Weathering the storm
To implement the emergency plan, it was key for the team to have a firm grasp on the plant’s current inventory. “We had to understand exactly what materials we had and where they were, and then minimize storage requirements for them,” Danna added. “We emptied what we could and filled the tanks with water so they wouldn’t float away.”
With the help of the Syngenta regional office in Greensboro, N.C., the Omaha plant funnelled some production to other facilities. The regional office was able to help with procurement, too: Sandbags, pumps and trucks were hard to find around Omaha at that time.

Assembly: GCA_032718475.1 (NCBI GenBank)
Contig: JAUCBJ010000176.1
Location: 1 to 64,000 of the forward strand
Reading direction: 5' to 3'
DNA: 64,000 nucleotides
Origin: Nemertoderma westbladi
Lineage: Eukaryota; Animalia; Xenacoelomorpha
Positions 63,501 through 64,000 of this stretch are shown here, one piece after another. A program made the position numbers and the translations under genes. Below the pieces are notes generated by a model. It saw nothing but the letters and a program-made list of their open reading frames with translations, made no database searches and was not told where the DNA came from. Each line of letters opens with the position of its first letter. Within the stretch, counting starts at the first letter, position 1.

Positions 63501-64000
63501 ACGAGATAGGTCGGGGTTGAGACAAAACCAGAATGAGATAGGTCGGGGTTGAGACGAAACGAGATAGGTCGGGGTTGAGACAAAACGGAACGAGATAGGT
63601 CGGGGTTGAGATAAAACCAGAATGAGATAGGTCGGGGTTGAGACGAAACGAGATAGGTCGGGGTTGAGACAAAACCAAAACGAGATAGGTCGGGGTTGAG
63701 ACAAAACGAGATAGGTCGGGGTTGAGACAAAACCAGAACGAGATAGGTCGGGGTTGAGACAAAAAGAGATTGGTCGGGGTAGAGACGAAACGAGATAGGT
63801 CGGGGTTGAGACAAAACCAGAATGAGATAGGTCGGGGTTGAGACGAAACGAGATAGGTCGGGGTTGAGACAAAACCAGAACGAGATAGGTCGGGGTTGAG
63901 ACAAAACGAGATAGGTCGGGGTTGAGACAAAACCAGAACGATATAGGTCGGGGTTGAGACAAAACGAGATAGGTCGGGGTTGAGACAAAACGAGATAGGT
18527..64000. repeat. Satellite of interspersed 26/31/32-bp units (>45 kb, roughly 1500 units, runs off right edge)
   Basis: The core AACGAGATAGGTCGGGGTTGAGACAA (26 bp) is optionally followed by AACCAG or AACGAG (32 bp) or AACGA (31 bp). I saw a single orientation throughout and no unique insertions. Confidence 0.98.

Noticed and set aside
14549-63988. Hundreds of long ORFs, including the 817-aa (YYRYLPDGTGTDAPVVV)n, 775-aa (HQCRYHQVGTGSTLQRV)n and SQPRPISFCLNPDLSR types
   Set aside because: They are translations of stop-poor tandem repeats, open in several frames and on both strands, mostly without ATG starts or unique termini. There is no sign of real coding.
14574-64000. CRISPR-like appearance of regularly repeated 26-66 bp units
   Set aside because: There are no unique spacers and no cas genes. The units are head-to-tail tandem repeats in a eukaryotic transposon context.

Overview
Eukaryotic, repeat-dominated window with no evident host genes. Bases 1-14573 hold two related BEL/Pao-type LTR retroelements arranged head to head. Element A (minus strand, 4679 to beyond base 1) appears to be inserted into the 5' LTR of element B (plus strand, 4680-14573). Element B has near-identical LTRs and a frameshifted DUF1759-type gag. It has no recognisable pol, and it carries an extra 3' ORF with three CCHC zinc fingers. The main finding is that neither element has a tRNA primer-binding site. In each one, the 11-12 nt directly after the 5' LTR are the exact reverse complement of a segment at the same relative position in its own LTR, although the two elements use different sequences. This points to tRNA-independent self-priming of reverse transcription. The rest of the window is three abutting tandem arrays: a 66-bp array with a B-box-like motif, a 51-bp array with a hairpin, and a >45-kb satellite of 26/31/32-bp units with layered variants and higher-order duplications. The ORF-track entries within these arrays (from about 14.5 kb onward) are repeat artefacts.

Another challenge was to staff a 24/7 operation for the four months the flooding threat lasted. “People worked a lot of extra hours,” Danna says, “but they did it for the team.”
This team approach netted a win-win for Syngenta and its customers. “We missed no deliveries,” Militti said.
All contingencies need to be mapped out ahead of time, a lesson well learned in Omaha. “It pays huge dividends to be prepared,” Danna said. Now the Omaha employees have a thorough emergency response plan they use as a template. They review and update it annually, always adhering to that old, but wise adage: “Plan for the worst, hope for the best.”
- East-West Seed signs marketing collaboration with Monsanto
- How much corn can the ethanol industry use?
- USDA releases 2012 cash rents data report
- Commentary: Government wants farmers to quit farming
- Economist: Taxing P could reduce risk of algal blooms
- Resistant weeds not controlled by fall residuals